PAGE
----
Trends in female representation in published ophthalmology literature, 2000-2009


Shah DN, Huang J, Ying G-S, Pietrobon R, O'Brien JM. Trends in female representation in published ophthalmology literature, 2000-2009. Digit J Ophthalmol 2013;19(4):50-5.

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PURPOSE: To examine trends in female first and last authors in clinical ophthalmology literature published from January 2000 to December 2009. METHODS: A total of 3760 articles in American Journal of Ophthalmology (AJO), 2347 articles in Archives of Ophthalmology (Archives), and 3838 articles in Ophthalmology spanning 10 years of published ophthalmology peer-reviewed literature were examined. All original research articles and brief reports indexed online were included. Author gender was determined by an exhaustive Internet search. Articles were excluded if the sex of the author could not be determined or was not applicable (for example, articles by a study group rather than an individual author). RESULTS: Gender information was identified in 86.8% of articles for first authors and 86% for last authors. The number of female first authors (P < 0.0001) and last authors (P = 0.005) increased significantly in the study period in all journals examined, with a significant association between the sex of the first and last authors (OR = 2.19; 95% CI, 1.96-2.46; P < 0.0001), when examining all articles. Female representation increased for last authors significantly only in Ophthalmology. There was a significant correlation between gender of the first author and total number of authors that was not observed with last-author sex. CONCLUSIONS: Female first authorship has increased from 2000 to 2009 and is correlated with the gender of the last author; however, there were fewer female last authors compared to female first authors in the same period.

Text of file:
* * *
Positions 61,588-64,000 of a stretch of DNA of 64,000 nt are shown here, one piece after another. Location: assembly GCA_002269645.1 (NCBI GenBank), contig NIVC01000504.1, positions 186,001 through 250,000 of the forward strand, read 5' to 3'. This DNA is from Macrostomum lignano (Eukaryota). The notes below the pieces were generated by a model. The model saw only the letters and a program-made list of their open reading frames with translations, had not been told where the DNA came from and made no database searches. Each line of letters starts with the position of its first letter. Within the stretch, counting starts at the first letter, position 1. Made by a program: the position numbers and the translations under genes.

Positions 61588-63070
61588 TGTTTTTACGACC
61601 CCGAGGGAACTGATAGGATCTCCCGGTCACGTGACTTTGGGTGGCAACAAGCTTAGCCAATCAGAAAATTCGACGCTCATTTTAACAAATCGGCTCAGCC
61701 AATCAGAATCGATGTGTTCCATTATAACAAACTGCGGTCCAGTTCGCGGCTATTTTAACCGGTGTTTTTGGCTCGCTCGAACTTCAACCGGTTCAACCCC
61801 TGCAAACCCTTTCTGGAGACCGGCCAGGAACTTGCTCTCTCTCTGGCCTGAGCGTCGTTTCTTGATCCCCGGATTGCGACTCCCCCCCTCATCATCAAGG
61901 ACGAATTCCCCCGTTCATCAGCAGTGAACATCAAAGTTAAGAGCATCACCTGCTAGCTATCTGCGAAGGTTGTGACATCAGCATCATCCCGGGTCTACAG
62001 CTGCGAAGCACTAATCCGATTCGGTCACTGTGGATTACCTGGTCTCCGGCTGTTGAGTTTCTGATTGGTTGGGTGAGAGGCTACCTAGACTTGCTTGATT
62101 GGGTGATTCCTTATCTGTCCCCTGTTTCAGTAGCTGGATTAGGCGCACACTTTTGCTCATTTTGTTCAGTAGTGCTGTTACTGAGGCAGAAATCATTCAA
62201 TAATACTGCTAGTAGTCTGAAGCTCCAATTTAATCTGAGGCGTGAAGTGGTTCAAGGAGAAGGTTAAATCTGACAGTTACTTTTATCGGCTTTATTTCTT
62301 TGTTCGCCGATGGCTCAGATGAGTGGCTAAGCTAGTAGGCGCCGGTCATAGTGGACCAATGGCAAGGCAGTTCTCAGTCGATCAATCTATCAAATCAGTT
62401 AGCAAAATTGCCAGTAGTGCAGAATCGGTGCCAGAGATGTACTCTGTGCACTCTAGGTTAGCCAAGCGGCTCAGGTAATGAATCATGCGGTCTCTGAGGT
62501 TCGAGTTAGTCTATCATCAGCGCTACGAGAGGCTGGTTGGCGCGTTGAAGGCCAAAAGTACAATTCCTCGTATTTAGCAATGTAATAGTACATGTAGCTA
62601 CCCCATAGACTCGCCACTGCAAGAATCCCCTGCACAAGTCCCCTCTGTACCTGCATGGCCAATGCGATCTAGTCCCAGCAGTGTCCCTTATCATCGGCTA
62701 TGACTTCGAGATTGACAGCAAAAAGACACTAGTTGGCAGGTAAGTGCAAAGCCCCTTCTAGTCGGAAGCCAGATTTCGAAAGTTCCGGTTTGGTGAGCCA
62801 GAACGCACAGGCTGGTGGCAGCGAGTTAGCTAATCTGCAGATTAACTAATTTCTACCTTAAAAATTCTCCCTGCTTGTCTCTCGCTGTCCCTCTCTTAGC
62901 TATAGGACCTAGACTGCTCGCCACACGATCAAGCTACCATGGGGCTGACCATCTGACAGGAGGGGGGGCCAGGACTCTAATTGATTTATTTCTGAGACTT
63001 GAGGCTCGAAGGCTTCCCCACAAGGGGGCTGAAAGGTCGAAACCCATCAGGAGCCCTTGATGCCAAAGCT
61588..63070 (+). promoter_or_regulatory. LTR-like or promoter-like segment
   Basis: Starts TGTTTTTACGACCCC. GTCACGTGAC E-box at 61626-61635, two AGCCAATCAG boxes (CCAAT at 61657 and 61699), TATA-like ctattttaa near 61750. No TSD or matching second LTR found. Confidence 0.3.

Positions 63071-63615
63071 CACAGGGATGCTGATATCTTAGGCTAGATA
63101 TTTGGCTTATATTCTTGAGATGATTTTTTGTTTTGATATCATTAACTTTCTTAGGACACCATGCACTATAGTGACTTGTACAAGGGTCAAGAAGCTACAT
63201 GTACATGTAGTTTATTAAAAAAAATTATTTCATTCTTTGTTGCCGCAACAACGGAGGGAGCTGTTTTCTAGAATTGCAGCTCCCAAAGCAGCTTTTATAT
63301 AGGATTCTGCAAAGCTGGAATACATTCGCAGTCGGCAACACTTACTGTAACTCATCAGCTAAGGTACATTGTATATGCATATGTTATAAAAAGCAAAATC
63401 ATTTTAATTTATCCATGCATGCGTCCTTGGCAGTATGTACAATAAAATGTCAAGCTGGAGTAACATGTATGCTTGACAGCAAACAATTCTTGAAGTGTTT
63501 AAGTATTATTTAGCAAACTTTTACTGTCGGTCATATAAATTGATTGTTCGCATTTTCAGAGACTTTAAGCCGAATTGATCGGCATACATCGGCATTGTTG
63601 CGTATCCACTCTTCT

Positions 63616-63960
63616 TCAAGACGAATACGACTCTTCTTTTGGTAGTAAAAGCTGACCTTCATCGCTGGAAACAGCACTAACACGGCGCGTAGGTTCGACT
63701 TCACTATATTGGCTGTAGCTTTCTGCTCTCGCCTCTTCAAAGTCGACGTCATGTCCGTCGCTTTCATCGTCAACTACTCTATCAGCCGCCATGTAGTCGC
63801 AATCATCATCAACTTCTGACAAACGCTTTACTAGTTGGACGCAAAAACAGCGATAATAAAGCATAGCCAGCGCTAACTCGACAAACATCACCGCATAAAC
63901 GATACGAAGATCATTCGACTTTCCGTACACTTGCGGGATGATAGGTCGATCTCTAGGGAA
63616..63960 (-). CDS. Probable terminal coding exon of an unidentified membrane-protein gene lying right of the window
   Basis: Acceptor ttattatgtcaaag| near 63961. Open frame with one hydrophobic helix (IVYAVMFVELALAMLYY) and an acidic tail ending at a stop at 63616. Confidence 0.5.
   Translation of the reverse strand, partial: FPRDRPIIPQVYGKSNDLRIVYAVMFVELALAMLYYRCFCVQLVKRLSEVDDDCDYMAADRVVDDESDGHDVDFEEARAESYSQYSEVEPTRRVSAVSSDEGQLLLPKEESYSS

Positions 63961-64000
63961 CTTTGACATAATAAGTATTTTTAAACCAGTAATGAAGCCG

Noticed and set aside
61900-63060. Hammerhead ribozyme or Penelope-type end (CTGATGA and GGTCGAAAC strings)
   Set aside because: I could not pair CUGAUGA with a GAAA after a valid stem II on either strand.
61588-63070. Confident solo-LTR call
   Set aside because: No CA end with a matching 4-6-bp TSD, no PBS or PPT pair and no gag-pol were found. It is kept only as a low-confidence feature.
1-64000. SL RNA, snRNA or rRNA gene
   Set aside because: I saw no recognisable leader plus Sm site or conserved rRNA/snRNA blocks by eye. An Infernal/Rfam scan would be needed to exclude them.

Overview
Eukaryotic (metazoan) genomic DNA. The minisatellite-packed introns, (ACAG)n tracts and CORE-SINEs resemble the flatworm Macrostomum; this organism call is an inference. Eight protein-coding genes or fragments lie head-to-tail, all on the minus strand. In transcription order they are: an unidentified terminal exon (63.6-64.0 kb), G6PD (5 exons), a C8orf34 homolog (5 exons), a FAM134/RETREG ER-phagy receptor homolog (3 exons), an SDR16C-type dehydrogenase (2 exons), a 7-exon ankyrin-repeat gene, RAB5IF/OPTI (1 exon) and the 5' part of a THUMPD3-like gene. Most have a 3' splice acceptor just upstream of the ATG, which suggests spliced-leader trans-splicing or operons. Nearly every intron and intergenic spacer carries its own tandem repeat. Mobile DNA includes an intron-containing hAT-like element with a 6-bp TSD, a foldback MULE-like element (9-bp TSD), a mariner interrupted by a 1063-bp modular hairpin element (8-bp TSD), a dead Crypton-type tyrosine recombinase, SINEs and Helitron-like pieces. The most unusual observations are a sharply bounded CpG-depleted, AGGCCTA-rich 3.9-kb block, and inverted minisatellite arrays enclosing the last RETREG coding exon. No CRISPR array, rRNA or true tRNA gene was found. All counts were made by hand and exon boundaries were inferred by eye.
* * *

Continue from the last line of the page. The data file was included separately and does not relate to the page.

See also: December 2013, All, 2013
Last updated on 12/11/2018